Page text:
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Apostolic Succession. A theory of ministry in the church that arose after A.D. 170–200. The Gnostics claimed to possess a secret tradition handed down to them from the apostles. As a counterclaim the Catholic church pointed to each bishop as a true successor to the apostle who had founded the see and therefore to the truth the apostles taught. The bishop, as an authoritative teacher, preserved the apostolic tradition. He was also a guardian of the apostolic Scriptures and the creed. In a generation when the last links with the apostles were fast dying out, this emphasis on apostolic teaching and practice was natural. In the third century the emphasis changed from the open succession of teachers to the bishops as the personal successors of the apostles. This development owed much to the advocacy of Bishop Cyprian of Carthage (248–58). Harnack regards this as a perversion rather than a development.
The terminology is not found in the NT, diadochē (succession) being absent from both the NT and the LXX. There is little evidence for the idea in the NT (cf. 2 Tim. 2:2). All early succession lists were compiled late in the second century.
There is also a difference between the Roman and Anglo-Catholic viewpoints. The former is a centralized autocracy with a papal succession traced back to Peter. The Tractarian teaches that all bishops alike, however insignificant the see, have equal power in a corporation. Thus an apostle transmitted to a bishop, through “the laying on of hands” and prayer, the authority that Christ had conferred on him. This theory of sacramental grace is a barrier to reunion in the Reformed churches, since nonepiscopal bodies are regarded as defective in their ministry.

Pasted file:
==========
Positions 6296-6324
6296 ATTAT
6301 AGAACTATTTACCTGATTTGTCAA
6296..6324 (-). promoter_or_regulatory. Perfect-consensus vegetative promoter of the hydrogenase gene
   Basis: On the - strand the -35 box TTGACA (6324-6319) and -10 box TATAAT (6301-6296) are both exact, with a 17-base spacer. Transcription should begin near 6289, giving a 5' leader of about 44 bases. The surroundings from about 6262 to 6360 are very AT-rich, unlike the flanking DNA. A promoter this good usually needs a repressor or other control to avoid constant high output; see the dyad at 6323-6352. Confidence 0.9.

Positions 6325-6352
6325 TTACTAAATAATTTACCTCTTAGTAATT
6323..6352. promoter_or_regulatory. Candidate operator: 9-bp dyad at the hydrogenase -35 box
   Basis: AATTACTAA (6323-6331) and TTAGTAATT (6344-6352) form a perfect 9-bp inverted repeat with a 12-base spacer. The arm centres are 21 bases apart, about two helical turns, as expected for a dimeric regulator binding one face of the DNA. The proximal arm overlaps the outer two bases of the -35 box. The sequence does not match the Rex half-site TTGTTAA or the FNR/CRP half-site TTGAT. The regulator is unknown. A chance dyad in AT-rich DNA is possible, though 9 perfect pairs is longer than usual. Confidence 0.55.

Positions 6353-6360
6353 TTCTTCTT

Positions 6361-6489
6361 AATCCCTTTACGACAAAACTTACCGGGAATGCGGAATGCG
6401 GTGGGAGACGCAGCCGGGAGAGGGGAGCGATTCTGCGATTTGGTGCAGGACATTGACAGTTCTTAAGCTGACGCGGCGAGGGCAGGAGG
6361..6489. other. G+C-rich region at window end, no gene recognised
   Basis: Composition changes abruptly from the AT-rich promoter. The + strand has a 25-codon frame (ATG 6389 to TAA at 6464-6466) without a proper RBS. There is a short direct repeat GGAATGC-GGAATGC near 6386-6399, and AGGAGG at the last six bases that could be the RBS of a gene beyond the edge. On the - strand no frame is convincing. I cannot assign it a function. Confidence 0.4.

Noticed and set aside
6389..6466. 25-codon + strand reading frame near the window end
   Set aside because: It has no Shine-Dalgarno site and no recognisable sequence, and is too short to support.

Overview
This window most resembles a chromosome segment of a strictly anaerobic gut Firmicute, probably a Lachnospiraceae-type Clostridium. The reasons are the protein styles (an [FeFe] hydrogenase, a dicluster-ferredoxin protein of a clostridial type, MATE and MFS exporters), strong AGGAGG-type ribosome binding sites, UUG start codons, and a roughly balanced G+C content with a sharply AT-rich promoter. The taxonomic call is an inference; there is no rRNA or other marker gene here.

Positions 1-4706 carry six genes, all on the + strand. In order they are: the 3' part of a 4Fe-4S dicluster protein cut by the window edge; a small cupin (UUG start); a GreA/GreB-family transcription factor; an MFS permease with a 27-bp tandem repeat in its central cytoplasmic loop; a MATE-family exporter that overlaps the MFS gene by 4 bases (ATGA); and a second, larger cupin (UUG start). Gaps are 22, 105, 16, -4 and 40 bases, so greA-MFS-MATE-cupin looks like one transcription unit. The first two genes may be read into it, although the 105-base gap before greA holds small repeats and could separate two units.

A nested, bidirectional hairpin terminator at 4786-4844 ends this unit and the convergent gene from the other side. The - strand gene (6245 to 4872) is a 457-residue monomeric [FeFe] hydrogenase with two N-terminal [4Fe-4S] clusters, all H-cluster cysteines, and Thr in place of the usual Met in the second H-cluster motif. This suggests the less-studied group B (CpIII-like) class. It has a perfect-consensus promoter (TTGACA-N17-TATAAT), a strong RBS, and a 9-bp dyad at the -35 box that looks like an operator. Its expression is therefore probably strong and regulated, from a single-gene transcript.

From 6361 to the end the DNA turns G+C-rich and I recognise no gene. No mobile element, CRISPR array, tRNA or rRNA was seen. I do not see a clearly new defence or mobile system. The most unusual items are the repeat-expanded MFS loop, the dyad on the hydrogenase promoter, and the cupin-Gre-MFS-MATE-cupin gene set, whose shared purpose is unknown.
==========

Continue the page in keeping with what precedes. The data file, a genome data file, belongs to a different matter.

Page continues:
The weakness of the argument of K. E. Kirk’s Apostolic Ministry is its failure to explain the absence of the idea in the first two centuries of the Christian era. Ehrhardt does not supply the defect by postulating a priestly succession derived from the Judaizing church of Jerusalem as it laid stress on the new Israel and the continuity of its priesthood. The idea was in the air in the second century.
Bishop Drury affirms that the apostles left behind three things: their writings; the churches that they founded, instructed, and regulated; and the various orders of ministers for the ordering of these churches. There could be no more apostles in the original sense of that word. The real successor to the apostolate is the NT itself, since it continues their ministry within the church of God. Their office was incommunicable. Three kinds of succession are possible: ecclesiastical (a church that has continued from the beginning), doctrinal (the same teaching that has continued throughout), and episcopal (a line of bishops traced unbroken from early times). This does not necessarily mean that the episcopal office is the same as the apostolic.
JB – (Catholic Bible) The Jerusalem Bible (1966), Alexander Jones, general editor.
Was Peter the “rock” on which the church was built?
Matt. 16:18, JB: “I now say to you: You are Peter and on this rock I will build my Church. And the gates of the underworld can never hold out against it.”
If we look at the context of verses 13 and 20, we will see that the focus is concerned with who Jesus was.
Whom did the apostle Peter himself and the apostle Paul recognize as the “rock”?
Acts 4:8-11, JB: “Peter, filled with the Holy Spirit, addressed them, ‘Rulers of the people, and elders! . . . it was by the name of Jesus Christ the Nazarene, the one you crucified, whom God raised from the dead, by this name and by no other that this man is able to stand up perfectly healthy, here in your presence, today. This is the stone rejected by you the builders, but which has proved to be the keystone [“cornerstone,” NAB].’”